The route through the western suburbs into downtown Chicago was one I had found on ridewithgps- but turned treacherous with busy roads and no shoulder. I can’t imagine why someone saved it as a cycling route. I’m extremely comfortable riding in traffic- more than nearly anyone I know- but was forced to improvise for fear of being hit. I navigated via Google Maps on my phone, which slowed progress as I stopped frequently to plan and check the route.
I rode through Fermi Lab and just north of Naperville- where we had lived for 5 years growing up back in the 1970s. Then I hit a dead end in a forest preserve. Rather than backtrack a few miles, I pushed my bike through the woods and came out on a nearby road. Finally, purely by luck, I came upon the Prairie Path. It made for an awesome ride, with a hard packed surface, though with lots of stops at side streets (why do cars always have the right of way? Never bikes & pedestrians).
Then the Prairie Path disappeared at a bus terminal. Finding my way into Chicago was becoming a bit of a challenge….
Luckily, I saw someone passing by on a bike and asked him about the Prairie Path. He gave me quick and easy to follow directions into downtown on bike friendly roads- which turned out to be perfect! Yet another small act of kindly helpfulness!
I meandered into Chicago, through a mix of questionable areas and beautiful old neighborhoods. As I rode in, at the last minute I was offered to stay overnight at a SRAM employee’s apartment- very much appreciated! That saved a hotel night.
Other than the stress of dealing with Chicago traffic, this was probably the easiest overall day of the ride, and one of the shortest. I found dinner at a local Mexican place, and crashed on an air mattress- but still slept great!
Day 20: Chicago & SRAM HQ -> Logansport, IN; back home in Indiana with a fabulous send off from my SRAM & WBR teammates!
Today was a late start, as I left for a short ride to SRAM HQ at 8am, continuing “Tour de SRAM USA”.
The stop at SRAM & WBR’s HQ was obviously another highlight of the trip. World Bicycle Relief shares office space with SRAM, and the company is a huge supporter. WBR was founded by one of SRAM’s co-founders, FK Day, whom I hoped to meet during my stop. Unfortunately, he was returning from Africa so our schedules didn’t coincide.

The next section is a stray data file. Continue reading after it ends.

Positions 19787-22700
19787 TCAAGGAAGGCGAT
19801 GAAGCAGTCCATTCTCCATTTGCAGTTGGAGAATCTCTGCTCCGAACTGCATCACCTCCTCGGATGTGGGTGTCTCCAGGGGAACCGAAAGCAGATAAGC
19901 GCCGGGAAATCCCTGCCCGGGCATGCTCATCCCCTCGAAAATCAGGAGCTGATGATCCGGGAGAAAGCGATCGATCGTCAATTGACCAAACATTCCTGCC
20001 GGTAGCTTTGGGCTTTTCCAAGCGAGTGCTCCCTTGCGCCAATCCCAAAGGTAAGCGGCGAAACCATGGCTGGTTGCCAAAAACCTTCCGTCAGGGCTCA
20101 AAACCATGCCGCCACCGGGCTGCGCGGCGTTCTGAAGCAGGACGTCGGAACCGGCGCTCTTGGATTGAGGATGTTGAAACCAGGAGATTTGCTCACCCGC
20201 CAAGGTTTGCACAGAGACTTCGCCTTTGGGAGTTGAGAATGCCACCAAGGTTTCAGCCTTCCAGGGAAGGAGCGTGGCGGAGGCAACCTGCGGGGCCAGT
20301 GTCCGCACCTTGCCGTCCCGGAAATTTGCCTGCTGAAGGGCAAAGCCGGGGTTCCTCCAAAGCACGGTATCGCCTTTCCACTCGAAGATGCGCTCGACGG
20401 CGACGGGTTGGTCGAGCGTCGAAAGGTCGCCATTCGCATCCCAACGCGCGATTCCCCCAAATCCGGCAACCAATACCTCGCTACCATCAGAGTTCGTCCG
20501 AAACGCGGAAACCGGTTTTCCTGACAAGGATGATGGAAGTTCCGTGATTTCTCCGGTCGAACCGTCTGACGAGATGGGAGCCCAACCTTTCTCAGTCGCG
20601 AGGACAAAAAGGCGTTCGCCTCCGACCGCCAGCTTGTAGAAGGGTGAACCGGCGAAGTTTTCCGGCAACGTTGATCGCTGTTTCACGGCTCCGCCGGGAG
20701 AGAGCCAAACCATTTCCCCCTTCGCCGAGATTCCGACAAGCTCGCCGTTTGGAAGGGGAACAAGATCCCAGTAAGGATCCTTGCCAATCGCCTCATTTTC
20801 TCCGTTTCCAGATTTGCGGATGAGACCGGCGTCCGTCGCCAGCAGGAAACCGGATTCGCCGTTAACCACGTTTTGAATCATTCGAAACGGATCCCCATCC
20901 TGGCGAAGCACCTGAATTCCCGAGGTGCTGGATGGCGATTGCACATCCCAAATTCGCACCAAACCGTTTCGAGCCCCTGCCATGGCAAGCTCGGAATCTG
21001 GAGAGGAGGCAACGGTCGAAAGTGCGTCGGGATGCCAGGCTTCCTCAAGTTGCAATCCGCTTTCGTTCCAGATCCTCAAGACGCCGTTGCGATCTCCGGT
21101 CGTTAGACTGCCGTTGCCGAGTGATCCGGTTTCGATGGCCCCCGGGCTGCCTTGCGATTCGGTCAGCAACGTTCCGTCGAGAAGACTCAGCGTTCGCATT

I saw co-workers, took pictures, and then several WBR and SRAM staff joined me as I headed out of the city. Among them were “my brother” as I call him, Matt Schweiker.
I had goosebumps as our group navigated Chicago traffic and rode along the lakeshore. This wasn’t just a bike ride. It was definitely something bigger.
After about 10 miles, they had to turn back while I headed for Indiana.
Fast forward a few months to December, when I returned to Chicago (by car) for a WBR benefit event. This time I was able to meet not only FK Day, but also 2 Buffalo Bicycle recipients- Aaron and Teddy:
Back to the ride-
I stopped at US12 for one of the least scenic state welcome signs I encountered, which I sent to the Indy office as thanks for sponsoring Indiana. I couldn’t wait to see everyone the next day!
After many days of pavement (and well packed trails yesterday), I hit more gravel roads. Unlike some of my co-workers that participate in bike races on gravel- I dislike it immensely. At least I had chosen equipment well, with the widest tires (32mm) that my bike would fit, which made the ride tolerable. But it did slow progress.
Speaking of tires, I have to give credit and a shout out to Hutchinson- which through SRAM contacts provided their Sector tubeless tires for the ride. I committed that all ride donations would go directly to WBR, and the donations of food (from Clif Bar) and tires from Hutchinson helped make that possible. Tires were a huge choice when selecting equipment. With the range of road conditions I encountered, that could have been a major problem if I didn’t make a good choice. Hutchinson was the right choice, and I navigated asphalt, gravel, potholes, rain, and more without worrying a bit about tires. I didn’t touch my frame pump the entire 3600 miles of the ride!